Scientists have been probing the connection between rising sea levels and global warming for decades. As temperatures rise, water expands and its density decreases. And warmer air is causing glaciers to melt more rapidly, further swelling the planet’s oceans.
Understanding the timing and magnitude of this apparent acceleration in the rate of relative sea-level rise is critical for testing models of global climate change. To answer the question of how high and how fast the seas might rise in the future, scientists at Penn’s Sea Level Research Laboratory in the Department of Earth and Environmental Science are looking to the past for answers.
By studying sediment levels in salt marshes off the North Carolina coast dating back 500 years, the Penn team has found sea-level rise in the 20th century occurred at a rate three times higher than normal. Furthermore, they discovered another accelerated rise in sea level occurred between the years 1879 and 1915, a time of industrial progress that may provide a direct link to human-induced climate change.
Lead author Andrew Kemp, a post-doctoral researcher in Penn’s Department of Earth and Environmental Science, says the rate of rise they recorded is unprecedented over the last 2,500 years, and the timing of the acceleration is consistent with other studies done along the north Atlantic coast. But much more research is needed on the link between warming and sea-level rise.
“We’ve been very hesitant to attribute it to a particular mechanism. Just because the timing is concurrent with warming doesn’t necessarily mean it’s caused by it. The relationship between climate and sea level is one that is not particularly well understood on these short timescales,” Kemp says.
For five years, Kemp and Benjamin P. Horton, assistant professor in Penn’s Department of Earth and Environmental Science, have been studying the evolution of coastal North Carolina as part of an international team of researchers. The team used a variety of scientific techniques to date sediment samples and develop retrospective sea-level records from the last millennia. They validated their data using available historical documentation and more recent satellite observational data, giving them a baseline for assessing recent and future sea level and coastal changes.
“We’re interested in trying to develop models of how climate and sea level are related, which has big implications,” Kemp says. “All the climate predictions you see for the future give quite a broad range. If we can understand the relationship between climate and sea level in the past, then we can ... get a better hold on what sea level might do in the future.”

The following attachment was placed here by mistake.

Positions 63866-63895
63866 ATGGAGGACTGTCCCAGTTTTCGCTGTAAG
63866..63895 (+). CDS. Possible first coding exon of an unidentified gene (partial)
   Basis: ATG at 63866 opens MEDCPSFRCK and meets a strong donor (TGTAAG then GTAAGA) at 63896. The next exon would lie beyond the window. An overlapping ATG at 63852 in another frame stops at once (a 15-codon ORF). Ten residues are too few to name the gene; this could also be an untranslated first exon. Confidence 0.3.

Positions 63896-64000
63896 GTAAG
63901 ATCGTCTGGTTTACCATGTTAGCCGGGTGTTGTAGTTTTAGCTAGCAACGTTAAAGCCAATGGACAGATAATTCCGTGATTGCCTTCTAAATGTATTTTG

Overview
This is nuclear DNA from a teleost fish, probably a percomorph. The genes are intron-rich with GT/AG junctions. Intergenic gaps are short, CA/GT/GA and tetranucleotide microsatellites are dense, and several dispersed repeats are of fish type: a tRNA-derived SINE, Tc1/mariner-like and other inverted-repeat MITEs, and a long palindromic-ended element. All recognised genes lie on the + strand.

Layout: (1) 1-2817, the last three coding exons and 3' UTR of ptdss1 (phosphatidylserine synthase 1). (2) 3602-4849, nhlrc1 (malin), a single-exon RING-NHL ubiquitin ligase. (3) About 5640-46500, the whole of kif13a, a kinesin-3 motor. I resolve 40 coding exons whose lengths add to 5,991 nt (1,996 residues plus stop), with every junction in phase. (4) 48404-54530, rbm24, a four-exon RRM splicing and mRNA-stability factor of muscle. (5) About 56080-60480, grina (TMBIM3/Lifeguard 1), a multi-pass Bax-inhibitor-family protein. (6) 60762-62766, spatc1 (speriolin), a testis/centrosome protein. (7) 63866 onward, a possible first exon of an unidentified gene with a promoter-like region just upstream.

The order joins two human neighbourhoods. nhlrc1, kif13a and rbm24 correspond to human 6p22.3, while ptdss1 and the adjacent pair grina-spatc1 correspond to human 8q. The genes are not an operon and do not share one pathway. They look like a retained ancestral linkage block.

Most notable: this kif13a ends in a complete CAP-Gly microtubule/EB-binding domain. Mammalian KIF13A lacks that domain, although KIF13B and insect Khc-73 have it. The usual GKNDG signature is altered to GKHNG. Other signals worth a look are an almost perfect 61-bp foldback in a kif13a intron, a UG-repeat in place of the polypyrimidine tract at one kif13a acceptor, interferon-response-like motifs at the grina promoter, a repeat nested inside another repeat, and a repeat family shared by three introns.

By continuing to study the evolution of coastal North Carolina and locations farther south, ultimately the research team hopes to gain a better understanding of how the current melting of the Greenland ice sheet may be affecting climate change. Coastal sediment samples taken in New England also indicate sea levels in that region were rising during the heart of the Industrial Revolution in America, but at a much slower rate than the Penn team observed in North Carolina.
One school of thought is that as the Greenland ice sheet melts, the effect of the gravitational pull it exerts on the Atlantic is lessened. Places near the ice sheet see little rise, while sites farther away see greater rises. But more data is needed at other locations along the coast to confirm those models, which means many more years of trudging through salt marshes for Kemp, Horton and their team.
“[Coastal sea rise] is important in terms of coastal management and what people need to do in terms of sustaining property,” Kemp says. “But there are a lot of geological reasons we’re interested as well—it’s the baseline for driving changes in island migration, beach formation and more. These geologic records provide us with a means to better understand what happened to the solid Earth when great ice sheets [developed] in North America and northern Europe in the past, which is a whole more complicated issue.”
The paper was published in the journal Geology. The study was funded by the National Oceanic and Atmospheric Administration Coastal Ocean Program, North Carolina Coastal Geology Cooperative Program, and the U.S. Geological Survey and National Science Foundation.
Originally published on December 3, 2009